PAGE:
“Nelly Queen: The Life and Times of Jose Sarria” will stream this year in LA’s virtual Outfest Film festival as part of its LatinX Voices program. Nelly Queen is the first feature documentary that focuses solely on activist Jose Sarria (1922-2013) and his milestone contributions to the LGBTQ movement (this year HBO max will produce a four-part docu-series entitled, Equal that highlights pre-Stonewall pioneer activists which includes a short segment on Sarria).

The LatinX Voices program features nine films by Latino filmmakers. Filmgoers can begin viewing Nelly Queen on August 26, and they have 72 hours in which to watch it after that date. The cost for this streaming package (all nine films, including Gaytino! Made in America) is $20.00. The film is in association with the International Court System.

“Nelly Queen is a long overdue documentary on the life on one of the most forgotten LGBTQ pioneers and trailblazers whose shoulders all LGBTQ elected office holders stand on,” stated Executive Producer and San Diego City Commissioner Nicole Murray Ramirez.

For more information on Nelly Queen and other Outfest films, visit

At the intersection of politics and camp, Nelly Queen paints an intimate portrait of a drag performer who, during the 1950s, brazenly stands up to corrupt San Francisco police, the vice and ABC agents; litigated anti-gay city ordinances; and starts the nation’s second largest gay nonprofit, The Imperial Courts.

When San Francisco politicians threaten to shut down the gay bars in 1961, Sarria runs as an openly gay candidate for City Supervisor, 11 years before Harvey Milk.

From 1955 to 1963, the legendary diva performs opera parodies at the Black Cat Café, a bohemian hangout for local artists, beatniks and gays in a section of San Francisco’s North Beach. From a stage made of four tables shoved together, Sarria not only entertains his audiences with gay operatic story-lines, he galvanizes a disenfranchised community with such slogans as “United we stand, divided they’ll catch us one by one.”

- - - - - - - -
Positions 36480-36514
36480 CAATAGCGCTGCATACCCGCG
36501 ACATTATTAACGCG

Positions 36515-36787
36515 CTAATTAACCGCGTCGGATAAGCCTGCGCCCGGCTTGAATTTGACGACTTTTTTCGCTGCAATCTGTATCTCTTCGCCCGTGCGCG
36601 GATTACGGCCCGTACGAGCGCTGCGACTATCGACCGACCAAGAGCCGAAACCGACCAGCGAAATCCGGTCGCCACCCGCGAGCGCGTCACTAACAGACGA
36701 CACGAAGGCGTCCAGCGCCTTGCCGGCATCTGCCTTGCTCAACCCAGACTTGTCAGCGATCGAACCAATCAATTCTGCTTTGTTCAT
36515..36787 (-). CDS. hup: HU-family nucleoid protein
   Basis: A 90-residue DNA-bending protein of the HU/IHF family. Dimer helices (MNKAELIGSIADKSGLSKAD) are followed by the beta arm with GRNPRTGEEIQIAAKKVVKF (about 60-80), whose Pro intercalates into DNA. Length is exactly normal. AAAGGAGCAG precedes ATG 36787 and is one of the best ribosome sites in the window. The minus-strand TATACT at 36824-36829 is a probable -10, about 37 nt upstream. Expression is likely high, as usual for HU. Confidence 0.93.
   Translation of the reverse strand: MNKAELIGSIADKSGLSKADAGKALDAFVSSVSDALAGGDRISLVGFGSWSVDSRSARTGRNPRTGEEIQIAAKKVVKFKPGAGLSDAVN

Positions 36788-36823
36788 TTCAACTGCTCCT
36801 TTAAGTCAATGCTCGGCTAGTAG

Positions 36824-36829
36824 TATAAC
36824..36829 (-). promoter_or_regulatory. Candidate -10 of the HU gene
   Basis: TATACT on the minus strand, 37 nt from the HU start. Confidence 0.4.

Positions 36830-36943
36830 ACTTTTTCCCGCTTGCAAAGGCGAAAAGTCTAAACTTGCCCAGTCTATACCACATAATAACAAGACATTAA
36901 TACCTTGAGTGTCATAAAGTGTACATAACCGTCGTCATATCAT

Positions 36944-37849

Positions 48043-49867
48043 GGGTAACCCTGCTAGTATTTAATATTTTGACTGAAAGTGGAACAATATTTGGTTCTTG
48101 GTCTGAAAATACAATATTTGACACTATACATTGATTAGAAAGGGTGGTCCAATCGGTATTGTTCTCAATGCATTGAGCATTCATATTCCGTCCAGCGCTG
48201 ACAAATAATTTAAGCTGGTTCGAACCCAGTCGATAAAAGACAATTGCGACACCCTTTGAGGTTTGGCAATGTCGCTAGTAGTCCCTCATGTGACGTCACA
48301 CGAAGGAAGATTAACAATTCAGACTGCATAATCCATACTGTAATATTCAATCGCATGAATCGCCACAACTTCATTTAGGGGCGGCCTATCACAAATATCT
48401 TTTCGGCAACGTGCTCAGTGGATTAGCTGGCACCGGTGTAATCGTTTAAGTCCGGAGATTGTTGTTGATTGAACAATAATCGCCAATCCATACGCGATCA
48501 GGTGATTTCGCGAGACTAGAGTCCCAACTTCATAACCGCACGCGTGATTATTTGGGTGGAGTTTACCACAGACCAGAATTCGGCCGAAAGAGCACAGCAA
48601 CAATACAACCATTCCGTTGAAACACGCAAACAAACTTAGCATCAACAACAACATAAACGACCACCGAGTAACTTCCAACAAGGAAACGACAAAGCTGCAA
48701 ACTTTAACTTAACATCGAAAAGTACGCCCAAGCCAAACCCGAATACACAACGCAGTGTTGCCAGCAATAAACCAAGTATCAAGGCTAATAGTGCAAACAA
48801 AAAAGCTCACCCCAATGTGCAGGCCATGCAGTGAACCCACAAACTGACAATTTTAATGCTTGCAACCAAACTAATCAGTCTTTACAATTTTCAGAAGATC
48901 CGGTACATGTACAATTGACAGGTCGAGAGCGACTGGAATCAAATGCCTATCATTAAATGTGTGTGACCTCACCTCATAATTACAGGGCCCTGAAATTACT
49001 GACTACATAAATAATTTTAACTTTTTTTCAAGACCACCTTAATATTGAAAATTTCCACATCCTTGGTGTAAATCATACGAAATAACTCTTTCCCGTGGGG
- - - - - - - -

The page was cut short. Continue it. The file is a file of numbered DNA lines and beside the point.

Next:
Sarria inspires his patrons to stand up for their rights by teaching them how to defy and circumvent unjust laws that deprive them of their basic rights. Whenever undercover officers enter the café to entrap patrons, Sarria exposes them by having his closeted customers stand up and sing with him, “God, Save Us Nelly Queens,” a clever rendition of Britain’s national anthem, as the vice shamefully retreat from the café. Sarria represents the archetype hero, the Trickster or Fool — the one who embodies the court jester to instigate change.

“Nineteen-ninety is when I first read about Jose in John D’Emilio’s Sexual Politics, Sexual Communities while in Grad school at the University of Iowa,” said director Joseph Castel. “It was an epiphany, one of those out of body moments that people talk about. It was hard to wrap my head around the idea that a Latino drag queen could be so courageous during the conservative fifties, the era of McCarthyism and the purging of homosexuals from the federal government. Clearly, he must be insane, I thought.”

Castel had just broken up with a fellow film classmate, the love of his life and his future looked bleak during the height of the AIDs epidemic, but Sarria’s story inspires the grad student to come out of mourning. “I didn’t even know if Jose was still alive, but if he is I knew I had to meet him.” After Castel moves to California, that same year, he meets the 68-year-old diva who becomes his mentor and friend.

The director begins to tape Jose’s cabaret performances, political theatrics, and informal interviews at the kitchen table beginning in 1992 until Jose’s death in 2013. Most of the Hi-8 tapes used had to be restored after being ruined by moisture seeping into the cassettes.

After numerous interviews, Castel discovers that despite becoming a local hero to the LGBT community, Sarria’s unable to save his one true love, Jimmy Moore, the Black Cat’s waiter from his own self-destruction. As Jose’s cabaret star rises, Jimmy sinks deeper into alcoholism.

After The Black Cat closes in 1964, Sarria starts one of the largest nonprofit LGBT organizations in the country, the Imperial Courts, modeled after European royalty, in which more than 70 chapters have raised millions of dollars for AIDS.

As Sarria grows older, he continues to perform and raise awareness for LGBT causes, especially for AIDs. In the mid-1990s, Sarria becomes displaced from San Francisco due to soaring rent costs. Shortly before his death, Sarria reveals that his only regret in life is that he was unable to save the love of his life despite helping so many others to love and accept themselves.

Nelly Queen is not just an LGBT history lesson; it’s a triumphant story of the human spirit, a hero’s journey about a man fighting unjust laws and uniting a fractured community. Sarria’s courageous, historic contribution has long been overlooked as a cornerstone of the gay rights movement. God, save the Queen!